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Osmo Pocket review: Tiny but capable camera

We took DJI's tiny new gimbal camera for a tour of Hong Kong

14 Jan, 2019 10:33am EDT
If you want a small and easy way to shoot smooth 4K video
Don't Buy
If you really care about image quality, it can't compete with a proper camera

I usually shoot videos on mirrorless cameras -- the Sony a7R III, Panasonic GH5 and Olympus E-M1 Mark II. All three have 5-axis image stabilization for steady handheld video.

But all three are, well, bulky. They're not huge, of course, but they're big enough that I wouldn't carry them all the time. I'd love for something smaller, that fits into my jacket, but still capable of shooting steady 4K footage while I walk around.

DJI's Osmo Pocket is the answer.

The Osmo Pocket can shoot 4K video at 60 frames per second.

This isn't DJI's first handheld gimbal camera. The previous Osmo models were much the same, just bigger: There's a hand-sized grip to hold, and an orb-like camera housing at the top surrounded by the gimbal that ensures that the camera remains level. It's a wonderful creative tool, allowing for very easy smooth walking shots that used to require something large and bulky, like a Steadicam. Later, DJI released an Osmo without the camera, allowing you to mount a smartphone instead.

As the name implies, the Osmo Pocket is much smaller. It's a gorgeous little device, light and yet solidly built, with a nice matte finish. Where the old Osmo models were bulky enough that you'd have to carry them in a bag (albeit, not a large bag), the Osmo Pocket is indeed small enough to fit inside a pocket.

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The question is: Who is this for?

The size and simplicity suggests that DJI is looking to more casual users, who might want to upgrade from shooting on a smartphone to a dedicated device... but aren't planning to invest in a DSLR.

I wanted to look at the Osmo Pocket from this perspective: What can you do with this that you can't do on a smartphone? And is that worth the cost of buying an extra device?

So I decided to leave my DSLRs at home and spend three days shooting around Hong Kong with the Osmo Pocket. You can see the results in the video at the top of the page, or read on for more technical details.


The highlight feature here has to be ActiveTrack. Just draw a frame on the subject you want to track -- either on a smartphone attached to the Osmo, or through the tiny screen, and the Osmo Pocket will automatically keep the subject centered. If it moves? The camera will follow.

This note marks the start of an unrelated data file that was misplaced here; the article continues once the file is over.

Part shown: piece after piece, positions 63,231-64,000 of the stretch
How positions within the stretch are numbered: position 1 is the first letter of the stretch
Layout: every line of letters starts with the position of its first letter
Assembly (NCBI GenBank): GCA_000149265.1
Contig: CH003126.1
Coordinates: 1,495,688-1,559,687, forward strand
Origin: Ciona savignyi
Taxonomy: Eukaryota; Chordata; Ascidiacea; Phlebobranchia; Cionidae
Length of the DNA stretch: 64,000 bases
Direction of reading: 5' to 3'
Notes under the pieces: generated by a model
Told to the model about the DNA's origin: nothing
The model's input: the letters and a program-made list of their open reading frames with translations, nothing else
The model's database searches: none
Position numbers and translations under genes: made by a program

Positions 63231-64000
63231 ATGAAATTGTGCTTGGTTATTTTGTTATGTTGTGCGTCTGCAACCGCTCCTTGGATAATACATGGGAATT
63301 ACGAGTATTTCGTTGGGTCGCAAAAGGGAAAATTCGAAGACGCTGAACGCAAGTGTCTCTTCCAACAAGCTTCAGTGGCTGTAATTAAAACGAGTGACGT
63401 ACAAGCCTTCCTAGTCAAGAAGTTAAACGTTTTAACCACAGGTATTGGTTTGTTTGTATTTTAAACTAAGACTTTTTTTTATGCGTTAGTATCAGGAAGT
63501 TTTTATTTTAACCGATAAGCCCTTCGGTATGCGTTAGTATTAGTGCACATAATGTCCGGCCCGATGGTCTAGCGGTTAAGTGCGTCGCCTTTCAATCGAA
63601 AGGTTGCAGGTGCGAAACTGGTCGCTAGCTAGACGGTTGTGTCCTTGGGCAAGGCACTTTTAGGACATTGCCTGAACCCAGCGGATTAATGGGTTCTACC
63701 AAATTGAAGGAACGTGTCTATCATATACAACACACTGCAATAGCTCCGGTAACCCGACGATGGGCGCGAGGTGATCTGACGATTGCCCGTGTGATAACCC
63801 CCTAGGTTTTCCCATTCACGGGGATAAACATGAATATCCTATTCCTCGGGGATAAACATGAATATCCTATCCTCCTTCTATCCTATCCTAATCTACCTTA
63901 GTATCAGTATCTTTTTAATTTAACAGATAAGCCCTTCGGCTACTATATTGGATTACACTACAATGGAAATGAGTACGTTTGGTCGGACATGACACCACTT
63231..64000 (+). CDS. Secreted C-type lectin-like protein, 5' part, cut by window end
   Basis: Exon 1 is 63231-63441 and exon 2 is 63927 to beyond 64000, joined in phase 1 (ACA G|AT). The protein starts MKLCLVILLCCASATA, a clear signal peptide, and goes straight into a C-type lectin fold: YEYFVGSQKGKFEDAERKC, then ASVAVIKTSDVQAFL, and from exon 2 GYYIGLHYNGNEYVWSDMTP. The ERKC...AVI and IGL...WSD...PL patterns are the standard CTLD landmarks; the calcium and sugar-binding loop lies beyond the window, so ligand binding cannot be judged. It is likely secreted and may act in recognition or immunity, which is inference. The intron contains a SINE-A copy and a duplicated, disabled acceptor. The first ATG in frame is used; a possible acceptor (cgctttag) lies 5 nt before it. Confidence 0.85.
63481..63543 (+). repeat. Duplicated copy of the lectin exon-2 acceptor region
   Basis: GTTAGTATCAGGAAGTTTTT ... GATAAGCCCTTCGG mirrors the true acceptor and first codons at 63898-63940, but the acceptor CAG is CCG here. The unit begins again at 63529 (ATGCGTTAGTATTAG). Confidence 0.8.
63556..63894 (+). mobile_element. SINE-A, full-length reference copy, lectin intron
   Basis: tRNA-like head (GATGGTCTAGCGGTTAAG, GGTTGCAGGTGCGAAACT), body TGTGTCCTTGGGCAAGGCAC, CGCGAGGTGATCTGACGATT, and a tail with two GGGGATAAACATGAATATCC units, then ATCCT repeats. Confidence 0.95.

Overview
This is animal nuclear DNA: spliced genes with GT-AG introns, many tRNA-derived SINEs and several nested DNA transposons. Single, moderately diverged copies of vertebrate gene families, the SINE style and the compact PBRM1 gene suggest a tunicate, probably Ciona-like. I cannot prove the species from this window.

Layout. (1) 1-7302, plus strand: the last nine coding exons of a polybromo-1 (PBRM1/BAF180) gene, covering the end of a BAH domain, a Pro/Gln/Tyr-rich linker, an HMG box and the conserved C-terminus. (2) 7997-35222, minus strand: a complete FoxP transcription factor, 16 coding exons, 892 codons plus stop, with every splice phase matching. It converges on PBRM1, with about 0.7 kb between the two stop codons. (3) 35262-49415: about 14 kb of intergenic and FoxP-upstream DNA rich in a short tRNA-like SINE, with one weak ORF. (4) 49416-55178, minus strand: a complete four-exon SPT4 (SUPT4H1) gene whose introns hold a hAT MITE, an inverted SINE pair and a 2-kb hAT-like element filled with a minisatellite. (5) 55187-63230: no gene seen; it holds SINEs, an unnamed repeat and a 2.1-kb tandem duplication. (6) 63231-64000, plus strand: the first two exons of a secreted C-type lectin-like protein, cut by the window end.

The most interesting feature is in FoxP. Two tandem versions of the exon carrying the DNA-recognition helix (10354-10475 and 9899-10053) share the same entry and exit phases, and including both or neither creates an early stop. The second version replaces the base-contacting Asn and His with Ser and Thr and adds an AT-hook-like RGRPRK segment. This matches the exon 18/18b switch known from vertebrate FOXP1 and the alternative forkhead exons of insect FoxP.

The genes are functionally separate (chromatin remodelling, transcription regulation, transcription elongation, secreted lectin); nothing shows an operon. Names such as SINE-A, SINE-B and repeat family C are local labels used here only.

I found this to be the most useful feature here, and it allowed me to create hyperlapse videos pretty easily. I'd highlight a building, sign or feature, then start walking steadily towards or around the object -- no matter where I go, the Osmo keeps pointing straight at the object. That assumes it's not covered by something, of course: In one case, it lost my friend when he walked too close to the camera.

Footage was almost always smooth and steady, without any hint of wobble. I'd actually say that the Osmo Pocket performed better while walking than my mirrorless cameras with 5-axis image stabilization.

Sadly, the device doesn't make hyperlapse videos automatically. To create mine, I had to use Premiere Pro on my computer. I sped up the footage by 1000%, applied Warp Stabilizer, and got some really cool shots.

ActiveTrack works by drawing a frame around the object.

You don't have to use a smartphone with the Osmo Pocket, but it does make life much easier. While I definitely appreciate that DJI included a tiny touchscreen, and while it's good enough for quick controls or simple shots, you just get so much more out of it if you connect a phone and use the larger screen (and easier access to advanced controls). There's a clever little system for doing this, with a dongle that slides into the device with either a Lightning or USB-C connector -- and when you're not using it, you pull it out and reverse it so the connector isn't dangling over the edge.


I'm not really into selfies. And if you're into group selfies, this may not be the right device because the tiny camera's lens just isn't wide enough.

On the other hand, for solo shots? This felt more handy to me than using a smartphone. It's more comfortable and natural to hold, and FaceTrack ensures that it's always pointing at your face.

FaceTrack in selfie mode ensures that your face stays in the frame at all times.

Unlike the bigger Osmo, the Osmo Pocket doesn't have a joystick to move the camera around. Without attaching a phone, you can either move the camera with swipes on the touchscreen, or with one of the two buttons on the front. While the button on the left is the record button, the one on the right handles a lot of features. Holding it will turn the device on or off, tapping once switches between still and video, tapping twice re-centers the camera, and tapping three times flips the camera around entirely -- either going into or out of selfie mode, basically.

In practice, it's pretty straightforward and easy to use.


I was totally blown away with the photos created with the 3x3 Panorama mode. As the name suggests, the camera takes nine photos, then stitches them together to create a super wide-angle shot.